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period we've been through the last couple years, particularly when we're talking about it endlessly, what, a year, year and a half ago, it became adopted by everybody off the backs of retail investors. as you well know, spac has become a dirty word. >> in the meantime, i did also ask him about manufacturing synergies between evs and the more traditional combustible engine based harley bikes. he said there's been a lot of synergies. so we'll see how all of that continues to play out, too, as they continue to roll out the new ev model that's at a lower price point. as i mentioned there, in a meaningful ray, ramping up production, and they're sold out literally in minutes
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there does seem to be a market, at least the beginning for these new electric motorcycles one to watch, for sure >> some are saying the biggest concern is getting chips out of the china for things in the ev space. coming up next hour on "techcheck," a lot more on coinbase today, and we'll talk with sofi's ceo after the company released the report a little early yesterday, as we're close to session highs, dow's up almost 400 i could've waited to tell my doctor my heart was racing just making spaghetti... but i didn't wait. i could've delayed telling my doctor i was short of breath just reading a book...
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♪ ♪ welcome back to squawk on the secrete. i'm frank holland. stocks are mostly higher this hour with the real estate sector up among the leaders almost every stock in positive territory today. that includes digital realty trust and public storage but duke realty is the big outperformers up 8% after the company rejected a $24 billion
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offer take over which they say was insufficient the real estate sector up 8% david, back over to you. >> keeping an eye on those that could go on for quite some time after the break we'll look ahead to disney. that company reporting its earnings after the bell. it's been a rough year, of course, for those shares and really anybody the direct consumer video business, as you 'rba aerhight there. wee ckft ts. (dad allen) you know when you see a great deal on a phone, and then realize it's not for you? not at verizon. (mom allen) yep, they just gave us all a brand new iphone 13. (dad allen) we've been customers for years. (dad brown) i thought new phones were for new customers?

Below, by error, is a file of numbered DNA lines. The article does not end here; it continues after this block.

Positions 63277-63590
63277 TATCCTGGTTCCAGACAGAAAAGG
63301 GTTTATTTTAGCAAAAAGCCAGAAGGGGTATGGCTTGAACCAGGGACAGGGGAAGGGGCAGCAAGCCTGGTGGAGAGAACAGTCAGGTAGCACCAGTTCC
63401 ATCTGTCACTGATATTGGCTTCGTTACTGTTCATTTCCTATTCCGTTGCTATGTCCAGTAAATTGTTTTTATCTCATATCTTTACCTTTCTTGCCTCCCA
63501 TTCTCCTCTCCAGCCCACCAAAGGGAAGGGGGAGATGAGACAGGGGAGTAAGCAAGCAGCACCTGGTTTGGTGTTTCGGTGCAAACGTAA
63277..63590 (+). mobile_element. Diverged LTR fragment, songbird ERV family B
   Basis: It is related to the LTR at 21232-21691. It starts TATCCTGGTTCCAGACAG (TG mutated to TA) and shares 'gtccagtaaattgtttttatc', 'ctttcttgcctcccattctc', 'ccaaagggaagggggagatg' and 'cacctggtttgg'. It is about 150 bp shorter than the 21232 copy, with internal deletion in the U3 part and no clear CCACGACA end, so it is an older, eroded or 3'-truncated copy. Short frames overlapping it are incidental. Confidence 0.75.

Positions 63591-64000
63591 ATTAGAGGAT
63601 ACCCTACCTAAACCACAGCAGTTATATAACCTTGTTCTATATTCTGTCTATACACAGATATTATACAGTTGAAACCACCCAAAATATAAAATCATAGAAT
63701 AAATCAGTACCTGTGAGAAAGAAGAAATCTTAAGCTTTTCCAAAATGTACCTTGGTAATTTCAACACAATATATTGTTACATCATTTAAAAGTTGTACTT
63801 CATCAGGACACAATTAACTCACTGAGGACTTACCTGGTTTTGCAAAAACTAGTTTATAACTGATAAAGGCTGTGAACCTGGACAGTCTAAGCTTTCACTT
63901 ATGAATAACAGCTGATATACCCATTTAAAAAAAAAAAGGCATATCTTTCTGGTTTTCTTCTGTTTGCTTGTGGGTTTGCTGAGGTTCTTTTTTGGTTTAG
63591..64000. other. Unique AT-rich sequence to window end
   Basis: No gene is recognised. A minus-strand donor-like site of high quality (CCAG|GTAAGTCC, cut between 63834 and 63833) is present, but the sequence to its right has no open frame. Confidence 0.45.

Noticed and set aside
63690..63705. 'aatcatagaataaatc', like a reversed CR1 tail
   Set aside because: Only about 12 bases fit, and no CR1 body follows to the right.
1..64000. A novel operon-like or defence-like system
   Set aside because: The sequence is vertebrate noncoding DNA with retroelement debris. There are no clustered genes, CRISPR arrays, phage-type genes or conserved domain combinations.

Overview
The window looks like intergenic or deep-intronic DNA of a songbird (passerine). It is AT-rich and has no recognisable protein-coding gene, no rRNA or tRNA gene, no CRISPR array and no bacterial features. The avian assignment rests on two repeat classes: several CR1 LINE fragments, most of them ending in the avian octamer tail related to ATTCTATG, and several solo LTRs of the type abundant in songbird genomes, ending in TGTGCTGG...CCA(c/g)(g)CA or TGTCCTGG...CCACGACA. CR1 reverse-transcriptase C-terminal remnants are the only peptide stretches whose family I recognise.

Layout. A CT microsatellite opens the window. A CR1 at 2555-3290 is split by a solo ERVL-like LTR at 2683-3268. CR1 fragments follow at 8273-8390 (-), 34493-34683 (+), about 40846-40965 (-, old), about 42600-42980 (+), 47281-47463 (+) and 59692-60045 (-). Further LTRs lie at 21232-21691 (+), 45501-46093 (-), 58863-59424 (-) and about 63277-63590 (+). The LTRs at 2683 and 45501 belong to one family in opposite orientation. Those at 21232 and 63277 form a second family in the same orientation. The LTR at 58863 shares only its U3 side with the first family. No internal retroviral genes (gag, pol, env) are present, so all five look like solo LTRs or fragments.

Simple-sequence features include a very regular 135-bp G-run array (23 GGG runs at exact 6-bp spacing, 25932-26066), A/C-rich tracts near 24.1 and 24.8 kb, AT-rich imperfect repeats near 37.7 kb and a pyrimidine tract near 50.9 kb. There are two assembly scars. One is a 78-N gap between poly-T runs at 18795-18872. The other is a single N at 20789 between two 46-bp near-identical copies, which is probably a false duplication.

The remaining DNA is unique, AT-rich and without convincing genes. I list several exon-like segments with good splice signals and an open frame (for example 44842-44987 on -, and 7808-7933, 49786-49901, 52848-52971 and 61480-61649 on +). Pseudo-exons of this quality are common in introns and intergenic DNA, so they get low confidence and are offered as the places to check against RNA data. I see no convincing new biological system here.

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tonight the senate planning to voted on the law protecting abortion rights. plus, inside the business of the war in ukraine >> the facts, the"the news with shepard smith" disney set to report results that will be after the bell today. you can see the stock down about 30% or so so far this year joining us rosenblatt securities analyst barton prokett what's going to be front and center when you hear these numbers later today? >> i'm first really interested in the parks recovery t. parks -- the disney parks and experience segment is -- this year the theme park business in the united states is coming back
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like gangbusters i think blowing everyone away with how strong it is. i want to see disney, the leader, share in that. that's point number one. point number two is obviously when are they going to tell us about the disney plus subscribers. are they going to do anything to shake off the concerns people have that this is an unwinnable gain, even for someone who has done as strong as disney, i expect a pretty good answer that that's going to be crucial. >> i guess that's where we focus. it would seem even if they get. >> reporter: strong numbers out of parks, investors still want to know, as you point out, what those subscriber numbers look like and then just the profitability. you mention that you expect they're going to do a pretty good job explaining that what are you expecting >> i'm expecting them to stick with their targets that they've articulated, the long-term sub targets. i expect them to talk about a step-up in content and propelling better subscriber growth over the next couple